Nick: In a similar question, are there any particular cities that you would really like to explore and experience the local culture?

EyeQ: I’m happy to see anywhere and learn and see and experience those things in general. I go to Texas a lot because I love it there, however I’ve had many great experiences and I want to see more of what the actual world looks like.

Nick: That leads me to my next question. Where are some places that you have not played at that you would love to go to and perform?

EyeQ: Right now, I would love to go to Japan, South America, and the UK.

Nick: I remember you said to me that you have a really good following in the UK.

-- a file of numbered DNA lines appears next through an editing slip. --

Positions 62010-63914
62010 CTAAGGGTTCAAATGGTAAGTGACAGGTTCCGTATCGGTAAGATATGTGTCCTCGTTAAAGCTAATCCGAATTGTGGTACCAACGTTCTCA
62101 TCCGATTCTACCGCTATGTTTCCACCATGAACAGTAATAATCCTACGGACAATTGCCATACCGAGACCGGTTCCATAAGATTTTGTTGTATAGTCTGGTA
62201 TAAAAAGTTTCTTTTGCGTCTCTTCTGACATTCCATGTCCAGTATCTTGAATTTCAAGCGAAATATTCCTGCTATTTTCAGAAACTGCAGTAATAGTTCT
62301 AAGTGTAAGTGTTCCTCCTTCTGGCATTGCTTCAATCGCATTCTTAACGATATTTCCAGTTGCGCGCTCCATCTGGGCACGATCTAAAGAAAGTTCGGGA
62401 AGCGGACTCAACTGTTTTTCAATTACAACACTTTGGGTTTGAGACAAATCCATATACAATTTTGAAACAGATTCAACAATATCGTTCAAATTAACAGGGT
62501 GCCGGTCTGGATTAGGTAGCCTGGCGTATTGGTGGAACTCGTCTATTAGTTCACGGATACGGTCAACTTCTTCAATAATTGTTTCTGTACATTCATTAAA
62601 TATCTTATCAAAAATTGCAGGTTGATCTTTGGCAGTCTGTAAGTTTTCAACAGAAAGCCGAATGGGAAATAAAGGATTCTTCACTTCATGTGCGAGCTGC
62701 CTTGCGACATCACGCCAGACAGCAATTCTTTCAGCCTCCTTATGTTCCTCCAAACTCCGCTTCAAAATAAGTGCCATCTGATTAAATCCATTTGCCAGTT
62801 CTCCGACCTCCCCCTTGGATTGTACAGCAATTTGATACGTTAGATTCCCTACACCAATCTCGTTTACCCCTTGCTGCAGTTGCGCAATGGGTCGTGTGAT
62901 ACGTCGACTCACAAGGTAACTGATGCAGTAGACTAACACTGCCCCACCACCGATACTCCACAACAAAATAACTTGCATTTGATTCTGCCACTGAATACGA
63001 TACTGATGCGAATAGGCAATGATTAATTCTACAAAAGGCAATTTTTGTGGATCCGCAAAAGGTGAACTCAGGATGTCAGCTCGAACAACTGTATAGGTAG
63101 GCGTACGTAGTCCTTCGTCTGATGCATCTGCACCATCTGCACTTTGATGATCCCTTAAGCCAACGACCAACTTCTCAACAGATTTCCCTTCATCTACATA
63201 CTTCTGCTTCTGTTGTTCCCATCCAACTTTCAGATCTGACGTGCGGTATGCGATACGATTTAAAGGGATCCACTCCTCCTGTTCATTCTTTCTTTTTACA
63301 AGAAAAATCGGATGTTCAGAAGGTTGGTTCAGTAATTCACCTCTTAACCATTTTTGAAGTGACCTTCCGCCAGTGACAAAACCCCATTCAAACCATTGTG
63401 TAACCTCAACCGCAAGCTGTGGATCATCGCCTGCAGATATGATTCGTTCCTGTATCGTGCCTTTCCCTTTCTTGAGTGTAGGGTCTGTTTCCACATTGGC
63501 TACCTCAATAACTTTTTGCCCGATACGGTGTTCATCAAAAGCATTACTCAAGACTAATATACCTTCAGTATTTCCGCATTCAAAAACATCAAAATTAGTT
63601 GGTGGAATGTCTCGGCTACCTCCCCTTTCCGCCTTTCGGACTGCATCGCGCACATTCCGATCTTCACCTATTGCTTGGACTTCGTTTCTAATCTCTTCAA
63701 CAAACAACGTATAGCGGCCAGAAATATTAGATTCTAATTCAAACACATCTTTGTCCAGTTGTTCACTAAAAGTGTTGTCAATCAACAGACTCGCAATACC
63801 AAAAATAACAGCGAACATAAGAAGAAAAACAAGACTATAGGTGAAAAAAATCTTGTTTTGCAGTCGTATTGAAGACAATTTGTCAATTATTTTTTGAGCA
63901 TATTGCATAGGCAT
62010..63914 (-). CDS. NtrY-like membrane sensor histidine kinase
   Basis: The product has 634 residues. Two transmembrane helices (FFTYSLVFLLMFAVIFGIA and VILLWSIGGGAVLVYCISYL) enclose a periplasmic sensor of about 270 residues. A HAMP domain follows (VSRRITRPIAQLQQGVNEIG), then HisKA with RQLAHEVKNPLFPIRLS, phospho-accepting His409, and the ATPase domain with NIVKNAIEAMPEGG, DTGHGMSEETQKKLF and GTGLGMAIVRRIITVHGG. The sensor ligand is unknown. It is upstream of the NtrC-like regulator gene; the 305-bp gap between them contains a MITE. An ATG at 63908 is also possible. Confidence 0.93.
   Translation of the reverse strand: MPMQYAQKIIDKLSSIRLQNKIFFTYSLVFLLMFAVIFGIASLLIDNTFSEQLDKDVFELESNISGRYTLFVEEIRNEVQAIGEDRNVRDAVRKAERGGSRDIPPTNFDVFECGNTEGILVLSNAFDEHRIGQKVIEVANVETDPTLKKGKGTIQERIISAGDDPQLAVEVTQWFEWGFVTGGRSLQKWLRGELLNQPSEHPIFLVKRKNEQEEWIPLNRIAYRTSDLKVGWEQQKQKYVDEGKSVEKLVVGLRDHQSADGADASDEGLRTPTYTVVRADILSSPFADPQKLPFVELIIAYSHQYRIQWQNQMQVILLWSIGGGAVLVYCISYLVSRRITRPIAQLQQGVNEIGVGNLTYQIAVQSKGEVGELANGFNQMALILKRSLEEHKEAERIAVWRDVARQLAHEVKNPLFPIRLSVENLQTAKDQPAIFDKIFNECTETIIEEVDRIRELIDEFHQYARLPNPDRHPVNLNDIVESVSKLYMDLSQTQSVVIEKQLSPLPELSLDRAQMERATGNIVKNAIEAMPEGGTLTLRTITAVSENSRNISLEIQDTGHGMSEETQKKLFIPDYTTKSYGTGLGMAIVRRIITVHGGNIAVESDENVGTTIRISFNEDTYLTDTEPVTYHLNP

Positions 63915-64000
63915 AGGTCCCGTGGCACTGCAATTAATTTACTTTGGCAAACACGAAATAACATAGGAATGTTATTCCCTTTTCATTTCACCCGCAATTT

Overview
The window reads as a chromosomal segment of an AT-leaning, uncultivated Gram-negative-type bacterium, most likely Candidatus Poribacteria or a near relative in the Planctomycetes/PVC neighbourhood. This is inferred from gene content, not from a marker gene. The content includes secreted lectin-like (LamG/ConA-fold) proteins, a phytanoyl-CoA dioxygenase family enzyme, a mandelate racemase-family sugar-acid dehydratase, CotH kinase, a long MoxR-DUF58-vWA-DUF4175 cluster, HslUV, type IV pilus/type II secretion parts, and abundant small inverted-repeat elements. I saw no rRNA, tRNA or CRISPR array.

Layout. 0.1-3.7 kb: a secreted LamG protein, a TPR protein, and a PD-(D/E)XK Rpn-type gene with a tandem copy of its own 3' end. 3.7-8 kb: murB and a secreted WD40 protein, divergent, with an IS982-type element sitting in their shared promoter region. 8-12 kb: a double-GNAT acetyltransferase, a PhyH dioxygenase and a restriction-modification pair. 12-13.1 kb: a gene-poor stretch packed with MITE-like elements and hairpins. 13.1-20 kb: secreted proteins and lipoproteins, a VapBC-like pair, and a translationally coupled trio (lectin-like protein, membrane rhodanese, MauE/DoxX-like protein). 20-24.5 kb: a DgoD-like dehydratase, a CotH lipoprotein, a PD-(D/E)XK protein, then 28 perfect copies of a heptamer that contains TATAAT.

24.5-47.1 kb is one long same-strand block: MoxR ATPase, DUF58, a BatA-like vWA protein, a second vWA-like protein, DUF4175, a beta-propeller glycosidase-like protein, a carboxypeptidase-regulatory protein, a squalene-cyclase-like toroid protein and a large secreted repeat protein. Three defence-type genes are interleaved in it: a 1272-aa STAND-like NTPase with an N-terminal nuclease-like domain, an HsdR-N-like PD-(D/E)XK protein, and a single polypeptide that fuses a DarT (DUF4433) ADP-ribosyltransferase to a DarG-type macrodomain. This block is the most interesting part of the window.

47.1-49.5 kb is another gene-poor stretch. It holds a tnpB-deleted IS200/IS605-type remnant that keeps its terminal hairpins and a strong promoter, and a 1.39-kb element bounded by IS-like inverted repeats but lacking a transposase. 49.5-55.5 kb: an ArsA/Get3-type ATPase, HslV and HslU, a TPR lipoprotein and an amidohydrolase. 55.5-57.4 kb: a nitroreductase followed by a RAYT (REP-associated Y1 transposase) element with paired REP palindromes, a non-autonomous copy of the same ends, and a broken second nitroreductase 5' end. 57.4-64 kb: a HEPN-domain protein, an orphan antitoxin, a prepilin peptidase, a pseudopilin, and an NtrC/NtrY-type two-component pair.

EyeQ: A better following than I thought. I really enjoyed Canada. I’d love to go back there even though I’ve already been there and I want to go to Korea. I’ve been listening to Korean Hip Hop since I was young. I would love to go there and meet the performers that I grew up listening to such as Epik High, Dynamic Duo, Drunken Tiger, and Yoon Mi-Rae. Two performers I have enjoyed in recent years are Primary and Dean. I would love to be able to work with all of them one day. If I could go there right now, I would get up and just go.

Nick: So tell me about your latest project. What are you working on right now that you can tell us about?

EyeQ: I’m currently working on a project called Digital Sunshine, so that will be my next album. I have just recently released the second part of my Anita Baker project.

Nick: I know you have mentioned how big of an influence on your career Anita Baker has been, enough to inspire what I believe you said would end up being a trilogy. Is that correct?